A propensity for visual dominance can be found in many aspects of Western culture, to the extent sounds and smells of landscapes can often be overlooked. It frequently requires, therefore, different forms of attentiveness to rediscover these other sensory elements of our landscapes. However even so attuned, we may journey through a landscape with certain preconceptions, levels of knowledge from our broader experiences, which act as sensory filters. For example, when we travel to the Highlands of Scotland we may in part anticipate the heather covered mountainous vistas, the stag silhouetted on a distant hill top. Perhaps we will expect to hear the haunting tones of the bagpipe, or in certain locations the swoosh of wind turbines.
But what is it we anticipate smelling ?
Some landscapes have been given special status, perhaps due to their outstanding scenic values or their ecological importance. Of these, it is perhaps the National Parks which most people are aware of (as opposed to Ramsars, AONB, SSSIs). Many National Parks sit in our historical consciousness, are culturally potent (often landscapes which have long been a source of inspiration of poets and artists) and attract huge numbers of visitors who wish to experience their distinctive characters. Do they have sensory qualities which are distinct from the landscape beyond the boundaries?
We may expect that the aural qualities of some National Parks are different, perhaps quieter, and there may be an association with an anticipation of fresh clean air, …. but are there other ways in which we might be preconditioned to anticipate other scents of landscape?
Could a range of domestic scent modification products, the ‘National Parks Fragrance Collection’, from ‘a leading home fragrance brand’ in any way change our olafactory relationships with certain landscapes?
Available in a range of products (such as candle, premium reed diffuser and fragrance gel), you can fill your house with scents inspired by fifteen National Parks. For each National Park there is an emblematic scent combination with a brief explanation about how it is inspired by the character of the landscapes.
Brecon Beacons – Wild Blossom & Fresh Mountain Dew – ‘Let the scent of fresh mountain dew and white floral blossoms transport you to the striking hills of the Brecon Beacons.’
Cairngorms – Spiced Apple & Snowy Mountains – ‘Indulge yourself with spirited and wild aromas inspired by the evocative Cairngorms mountains.’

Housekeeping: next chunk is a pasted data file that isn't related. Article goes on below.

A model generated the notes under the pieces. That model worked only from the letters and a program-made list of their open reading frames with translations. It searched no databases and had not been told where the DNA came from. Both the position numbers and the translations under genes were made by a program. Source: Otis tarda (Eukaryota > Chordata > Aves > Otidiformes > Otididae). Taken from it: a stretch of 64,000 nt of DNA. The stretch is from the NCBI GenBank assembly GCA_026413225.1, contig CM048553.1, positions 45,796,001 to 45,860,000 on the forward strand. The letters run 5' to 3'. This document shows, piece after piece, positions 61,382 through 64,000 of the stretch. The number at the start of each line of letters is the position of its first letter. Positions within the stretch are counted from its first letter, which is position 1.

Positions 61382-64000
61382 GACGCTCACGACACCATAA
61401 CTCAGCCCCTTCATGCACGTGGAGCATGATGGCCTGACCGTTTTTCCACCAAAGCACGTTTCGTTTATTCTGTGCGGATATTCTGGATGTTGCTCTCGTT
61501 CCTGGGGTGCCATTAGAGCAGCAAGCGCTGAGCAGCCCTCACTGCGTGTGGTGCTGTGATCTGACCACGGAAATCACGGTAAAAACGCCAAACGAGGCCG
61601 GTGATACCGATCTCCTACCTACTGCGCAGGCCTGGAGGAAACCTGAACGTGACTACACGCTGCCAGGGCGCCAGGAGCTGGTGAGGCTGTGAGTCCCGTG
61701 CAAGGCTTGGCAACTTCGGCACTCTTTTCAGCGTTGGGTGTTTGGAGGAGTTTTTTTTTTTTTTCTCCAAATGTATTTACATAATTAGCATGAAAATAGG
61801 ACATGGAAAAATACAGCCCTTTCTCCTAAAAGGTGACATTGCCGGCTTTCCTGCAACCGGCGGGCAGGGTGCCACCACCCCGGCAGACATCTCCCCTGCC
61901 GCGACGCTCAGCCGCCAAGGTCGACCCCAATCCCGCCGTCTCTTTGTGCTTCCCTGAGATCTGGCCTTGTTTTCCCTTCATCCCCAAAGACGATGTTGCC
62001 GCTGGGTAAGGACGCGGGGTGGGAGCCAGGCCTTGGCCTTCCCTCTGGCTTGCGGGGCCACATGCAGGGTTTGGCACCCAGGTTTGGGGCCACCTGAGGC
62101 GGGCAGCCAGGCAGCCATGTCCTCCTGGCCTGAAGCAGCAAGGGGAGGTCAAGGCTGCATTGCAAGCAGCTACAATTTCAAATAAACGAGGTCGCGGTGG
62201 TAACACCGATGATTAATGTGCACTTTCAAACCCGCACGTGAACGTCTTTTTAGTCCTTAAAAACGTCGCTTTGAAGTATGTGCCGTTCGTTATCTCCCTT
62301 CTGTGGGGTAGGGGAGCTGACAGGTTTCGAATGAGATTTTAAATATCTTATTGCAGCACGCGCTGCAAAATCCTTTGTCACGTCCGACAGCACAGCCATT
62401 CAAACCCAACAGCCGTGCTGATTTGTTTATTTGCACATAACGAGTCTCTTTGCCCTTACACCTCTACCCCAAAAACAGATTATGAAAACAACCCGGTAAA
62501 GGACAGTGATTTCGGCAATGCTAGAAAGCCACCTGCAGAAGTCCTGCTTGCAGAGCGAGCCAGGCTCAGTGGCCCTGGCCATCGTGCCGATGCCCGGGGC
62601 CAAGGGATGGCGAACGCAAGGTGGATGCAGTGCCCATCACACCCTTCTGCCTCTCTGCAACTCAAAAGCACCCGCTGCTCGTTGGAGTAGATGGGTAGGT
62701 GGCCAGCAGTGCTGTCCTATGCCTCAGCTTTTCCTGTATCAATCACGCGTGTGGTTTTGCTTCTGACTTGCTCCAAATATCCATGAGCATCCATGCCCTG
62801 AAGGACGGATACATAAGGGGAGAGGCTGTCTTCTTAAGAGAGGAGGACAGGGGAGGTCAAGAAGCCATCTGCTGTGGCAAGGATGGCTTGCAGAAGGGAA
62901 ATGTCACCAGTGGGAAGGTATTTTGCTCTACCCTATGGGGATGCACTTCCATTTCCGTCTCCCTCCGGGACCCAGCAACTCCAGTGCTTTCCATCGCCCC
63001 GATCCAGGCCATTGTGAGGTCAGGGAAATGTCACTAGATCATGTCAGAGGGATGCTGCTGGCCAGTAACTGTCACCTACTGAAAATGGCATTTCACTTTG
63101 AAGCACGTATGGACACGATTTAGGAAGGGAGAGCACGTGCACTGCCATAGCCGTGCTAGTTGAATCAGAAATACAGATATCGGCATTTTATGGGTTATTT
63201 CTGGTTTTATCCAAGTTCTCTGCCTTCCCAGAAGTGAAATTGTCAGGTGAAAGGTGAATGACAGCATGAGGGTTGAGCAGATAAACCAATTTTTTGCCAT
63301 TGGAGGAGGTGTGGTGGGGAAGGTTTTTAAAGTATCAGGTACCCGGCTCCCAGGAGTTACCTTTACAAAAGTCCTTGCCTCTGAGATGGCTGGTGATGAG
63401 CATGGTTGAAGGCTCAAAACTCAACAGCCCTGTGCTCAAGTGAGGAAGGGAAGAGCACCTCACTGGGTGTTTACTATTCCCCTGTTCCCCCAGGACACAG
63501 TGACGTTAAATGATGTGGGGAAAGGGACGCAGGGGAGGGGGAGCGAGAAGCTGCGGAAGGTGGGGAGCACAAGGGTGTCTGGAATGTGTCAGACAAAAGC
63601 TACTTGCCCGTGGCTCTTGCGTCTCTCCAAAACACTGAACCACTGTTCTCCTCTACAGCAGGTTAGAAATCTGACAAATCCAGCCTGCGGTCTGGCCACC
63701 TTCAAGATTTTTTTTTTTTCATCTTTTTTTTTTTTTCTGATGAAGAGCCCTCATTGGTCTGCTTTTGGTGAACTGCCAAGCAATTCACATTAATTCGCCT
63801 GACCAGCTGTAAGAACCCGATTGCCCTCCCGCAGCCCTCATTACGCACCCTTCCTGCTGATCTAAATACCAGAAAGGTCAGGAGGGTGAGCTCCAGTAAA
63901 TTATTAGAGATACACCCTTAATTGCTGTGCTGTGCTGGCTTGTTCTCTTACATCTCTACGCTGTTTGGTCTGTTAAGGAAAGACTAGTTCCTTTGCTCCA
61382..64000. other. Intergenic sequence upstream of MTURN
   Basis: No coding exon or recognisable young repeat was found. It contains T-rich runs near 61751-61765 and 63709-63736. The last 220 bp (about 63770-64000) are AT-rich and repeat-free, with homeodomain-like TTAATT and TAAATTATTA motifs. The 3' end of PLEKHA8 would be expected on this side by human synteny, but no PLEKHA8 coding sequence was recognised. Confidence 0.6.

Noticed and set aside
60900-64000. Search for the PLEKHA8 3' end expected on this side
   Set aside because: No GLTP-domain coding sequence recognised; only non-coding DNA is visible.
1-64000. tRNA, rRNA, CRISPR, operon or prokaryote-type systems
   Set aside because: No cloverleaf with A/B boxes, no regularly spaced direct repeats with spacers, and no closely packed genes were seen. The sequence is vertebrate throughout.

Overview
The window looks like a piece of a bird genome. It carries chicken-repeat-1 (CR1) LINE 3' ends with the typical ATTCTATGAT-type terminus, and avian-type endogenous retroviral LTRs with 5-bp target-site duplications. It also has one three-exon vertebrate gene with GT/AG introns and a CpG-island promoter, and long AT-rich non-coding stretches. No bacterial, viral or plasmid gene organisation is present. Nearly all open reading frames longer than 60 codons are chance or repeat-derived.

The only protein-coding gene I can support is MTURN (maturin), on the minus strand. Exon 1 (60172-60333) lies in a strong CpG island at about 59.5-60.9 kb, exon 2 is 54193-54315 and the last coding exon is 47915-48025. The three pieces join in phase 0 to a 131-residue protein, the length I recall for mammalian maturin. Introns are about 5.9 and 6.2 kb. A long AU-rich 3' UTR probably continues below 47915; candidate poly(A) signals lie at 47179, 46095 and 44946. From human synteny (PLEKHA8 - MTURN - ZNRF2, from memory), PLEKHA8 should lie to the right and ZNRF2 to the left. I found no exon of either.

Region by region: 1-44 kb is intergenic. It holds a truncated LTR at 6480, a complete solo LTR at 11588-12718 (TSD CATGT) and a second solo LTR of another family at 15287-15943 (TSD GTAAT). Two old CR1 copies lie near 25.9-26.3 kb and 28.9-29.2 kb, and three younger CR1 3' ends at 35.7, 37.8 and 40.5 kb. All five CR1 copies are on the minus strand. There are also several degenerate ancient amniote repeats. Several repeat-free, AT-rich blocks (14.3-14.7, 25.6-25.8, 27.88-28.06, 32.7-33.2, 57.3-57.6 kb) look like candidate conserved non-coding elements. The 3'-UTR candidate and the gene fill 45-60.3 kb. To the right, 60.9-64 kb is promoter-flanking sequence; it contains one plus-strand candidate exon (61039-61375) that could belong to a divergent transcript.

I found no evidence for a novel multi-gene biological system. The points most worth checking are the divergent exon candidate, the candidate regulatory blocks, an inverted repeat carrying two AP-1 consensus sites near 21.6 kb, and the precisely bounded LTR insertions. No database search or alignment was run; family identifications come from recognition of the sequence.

Exmoor – Sea Spray & Ocean Minerals – ‘Inspired by the fresh ocean breeze sweeping across the dramatic sea cliffs of Exmoor.’
New Forest – Golden Woodlands & Sweet Nectar – ‘Let the sweet warming scents take you back to walks in the sunshine in the New Forest woodlands.’
Snowdonia – Mountain Sunset & Vibrant Zest – ‘Create a glowing ambiance in your home with the invigorating scents inspired by the Snowdonian Peaks.’
Yorkshire Dales – White Rose & Pink Sweet Pea – ‘Bask in the playful scent of the hay meadows and gardens inspired by the Yorkshire Dales in full bloom.’
The UK National Parks (‘Britain’s Breathing Spaces’) explain that these fragrances
‘help re-ignite memories of the experiences you’ve had with family and friends in one of the National Parks, as well as inspire you to get out and explore even more’
It is further explained:
‘In addition to raising awareness of the National Parks family, our partnership with Air Wick will help generate funds for vital projects to conserve heritage and improve facilities for the National Parks and the communities within them.’
‘We hope that this partnership will help raise our profile and the diversity of the UK National Parks with a new audience that might be unfamiliar with what we do. We are looking forward to working with Air Wick to bring the delights of Britain’s breathing spaces into people’s homes.’
The producer explains:
‘Our scents reflect the changing seasons and intense variety of the British outdoors, evoking the beautiful landscapes the National Parks represent.’
I wonder if in any small way such scents will provide a precondition for sensory perceptions of our National Parks,
when you visit the Lake District will you always anticipate the smell of:
Midnight Berry & Shimmering Mist